Several hundred protesters stormed the International Zone (IZ) in central Baghdad on Tuesday, laying siege to the US Embassy there and prompting police to fire tear gas into the crowd.
#BREAKING: Thousands of Iraqis mostly #IRGC backed #PMU members are now protesting in front of #US Embassy in #GreenZone,#Baghdad. They have set its wall & entrance on fire & are trying to enter its building. If they enter the building, #Iraq Special Forces will open fire at them pic.twitter.com/4jrMBAxN2K— Babak Taghvaee (@BabakTaghvaee) December 31, 2019
The protesters were ostensibly angry about a series of US airstrikes the previous day against the Iraqi Shiite militia Kata'ib Hezbollah that killed 25 militia members and injured 51 other people. Those airstrikes, in turn, came in response to an attack on the US base in Kirkuk, Iraq the day prior that killed a US contractor. The Iraqi government has strongly condemned the US airstrikes, noting their agreement with Washington doesn’t allow unilateral military actions.
The episode echoed a previous incident late last month in which protesters burned down the Iranian consulate in Najaf, placing an Iraqi flag atop it. However, Tehran at the time rejected the notion it was Iraqi protesters who orchestrated the attack, saying it was “an organized attack,” Sputnik reported.
Widespread reports Tuesday portrayed the people attacking the US embassy as part of the protest movement that has rocked Iraq for months, forcing Prime Minister Adel Abdul-Mahdi to pledge his resignation and seeking answers for widespread unemployment, lack of infrastructure and social investment and government corruption. Hundreds of protesters have died in the violent clashes with police and with other groups and thousands more have been injured.
Basma Alawee, founder of the Iraqi Activists Society and the Florida Refugee Organizer for "We Are All America"; and Maestro Karim Wasfi, president and founder of Peace Through Arts Global Foundation and former conductor of the Iraqi National Symphony Orchestra, told Radio Sputnik’s By Any Means Necessary Tuesday that the protesters who attacked the US embassy aren’t those who have been camped out in Tahrir Square across the river from the IZ for months on end, but rather the same groups who have been massacring those peaceful protesters.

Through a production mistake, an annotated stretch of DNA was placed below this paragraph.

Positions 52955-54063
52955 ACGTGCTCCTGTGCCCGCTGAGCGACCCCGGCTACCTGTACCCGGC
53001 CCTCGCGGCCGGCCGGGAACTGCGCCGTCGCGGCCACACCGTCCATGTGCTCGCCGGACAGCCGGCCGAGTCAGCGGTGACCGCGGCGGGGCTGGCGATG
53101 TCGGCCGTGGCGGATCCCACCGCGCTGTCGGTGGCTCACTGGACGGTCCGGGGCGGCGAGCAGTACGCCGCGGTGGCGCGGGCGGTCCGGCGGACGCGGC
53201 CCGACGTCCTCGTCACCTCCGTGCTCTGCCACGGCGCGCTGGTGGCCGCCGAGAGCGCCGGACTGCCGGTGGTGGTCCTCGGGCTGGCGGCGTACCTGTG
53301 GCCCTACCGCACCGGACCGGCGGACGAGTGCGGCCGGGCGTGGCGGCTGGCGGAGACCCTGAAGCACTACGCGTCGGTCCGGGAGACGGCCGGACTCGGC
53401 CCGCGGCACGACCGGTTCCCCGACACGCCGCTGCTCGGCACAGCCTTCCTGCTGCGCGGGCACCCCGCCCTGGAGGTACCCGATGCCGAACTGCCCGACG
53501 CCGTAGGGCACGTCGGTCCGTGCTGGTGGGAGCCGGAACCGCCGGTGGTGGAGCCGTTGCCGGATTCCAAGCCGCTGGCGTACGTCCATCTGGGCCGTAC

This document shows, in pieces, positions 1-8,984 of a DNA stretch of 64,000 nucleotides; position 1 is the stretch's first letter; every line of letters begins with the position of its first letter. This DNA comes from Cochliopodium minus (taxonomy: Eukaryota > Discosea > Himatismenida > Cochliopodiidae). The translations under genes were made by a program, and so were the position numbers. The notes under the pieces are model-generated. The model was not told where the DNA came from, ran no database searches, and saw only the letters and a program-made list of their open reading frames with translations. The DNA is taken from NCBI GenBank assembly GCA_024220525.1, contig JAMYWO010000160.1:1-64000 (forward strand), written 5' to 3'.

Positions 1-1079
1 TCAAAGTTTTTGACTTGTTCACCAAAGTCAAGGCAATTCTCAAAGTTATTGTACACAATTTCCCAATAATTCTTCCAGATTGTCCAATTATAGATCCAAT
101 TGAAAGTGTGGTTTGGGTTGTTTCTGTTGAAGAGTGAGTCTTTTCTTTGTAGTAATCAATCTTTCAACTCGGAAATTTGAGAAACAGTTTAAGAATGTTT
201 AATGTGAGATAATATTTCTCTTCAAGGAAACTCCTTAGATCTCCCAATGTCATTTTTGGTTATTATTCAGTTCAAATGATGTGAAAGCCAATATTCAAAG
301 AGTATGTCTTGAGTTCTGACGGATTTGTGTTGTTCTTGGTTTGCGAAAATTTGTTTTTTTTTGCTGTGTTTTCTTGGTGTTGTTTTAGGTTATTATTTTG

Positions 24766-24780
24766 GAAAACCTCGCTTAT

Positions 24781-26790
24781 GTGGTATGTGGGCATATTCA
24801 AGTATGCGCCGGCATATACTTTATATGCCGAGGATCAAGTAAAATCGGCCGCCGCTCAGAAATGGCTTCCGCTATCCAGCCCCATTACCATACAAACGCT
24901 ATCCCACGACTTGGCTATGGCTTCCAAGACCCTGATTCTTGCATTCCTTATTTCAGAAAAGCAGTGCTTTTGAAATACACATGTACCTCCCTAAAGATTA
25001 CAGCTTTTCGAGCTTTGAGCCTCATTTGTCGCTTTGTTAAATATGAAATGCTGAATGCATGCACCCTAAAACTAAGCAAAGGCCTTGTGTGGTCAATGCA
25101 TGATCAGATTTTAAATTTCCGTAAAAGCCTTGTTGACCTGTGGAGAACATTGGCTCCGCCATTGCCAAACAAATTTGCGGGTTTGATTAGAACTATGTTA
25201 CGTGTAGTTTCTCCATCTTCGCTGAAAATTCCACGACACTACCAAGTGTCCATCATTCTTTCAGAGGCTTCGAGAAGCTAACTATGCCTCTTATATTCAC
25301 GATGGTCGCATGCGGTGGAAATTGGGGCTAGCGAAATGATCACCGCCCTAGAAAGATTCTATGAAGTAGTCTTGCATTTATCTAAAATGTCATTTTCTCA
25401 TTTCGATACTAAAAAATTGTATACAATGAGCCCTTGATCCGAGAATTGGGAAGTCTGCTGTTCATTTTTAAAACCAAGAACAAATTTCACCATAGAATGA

“Sadly, now people start to care. We have been asking the world leaders and human rights organizations to step in since October 1,” Alawee told hosts Sean Blackmon and Jacquie Luqman. “We lost over 600 peaceful protesters, and I don’t have the numbers of the people who’ve been kidnapped.”
Alawee noted that “the groups who are attacking the US embassy in Iraq are the same groups attacking the unarmed protesters in Iraq,” including Asa'ib Ahl al-Haq and Saraya Tali'a Al Khurasani, two Shiite militias that are part of the Iraqi Popular Mobilization Forces.
“They were not smart enough, they had their flags up, they had their own leaders on the ground, and then we hear on the news that these peaceful protesters [are] the ones who’s doing that,” Alawee told Sputnik. “Actually, these same people are the people who’ve been killing our peaceful protesters.”
“I don’t think this was unexpected. I don’t know why people are surprised,” Wasfi told Sputnik. “No one was hiding the fact that the militants or the militia leaders who were out there publicly stating their state of function and how they won’t relate to these elections, how they won’t relate to protesters and protesting, how they won’t relate to … the US presence in Iraq.”
“It was inevitable that the tension would reach a level of what we have seen in the last few hours,” he said, noting the existence of a report from three days ago, before even the Kirkuk attack, that set this sequence of events in motion, warning that demonstrators might march “into the area of the IZ.”
“The simple fact is, basically, I think, the Iraqi representation of ‘a government’ has shown enough double standards” in how it relates to other countries’ involvement in Iraq, Wasfi said, noting that “other nations” apart from the US have also exercised influence over Iraqi affairs.
“We don’t have a strong government in Iraq who invests in their own people,” Alawee said. “We have governments who are hand-by-hand with other countries in killing their own people. So it’s really sad to see now the world asking what’s happening in Iraq.”
Alawee said the world is typically only concerned about Iraq’s oil.
“Now the world is [concerned] about the American embassy. We’ve been mobilizing, we’ve been organizing, we’ve been meeting with elected officials and educating them about what’s happening, and there was no follow-up emails, no concern shared with the Iraqi community here in the US. And now today you see many of these elected officials and the president and many people in power tweeting and posting and sharing concerns about what’s happening in Iraq. I mean, we’ve been talking about this since October.”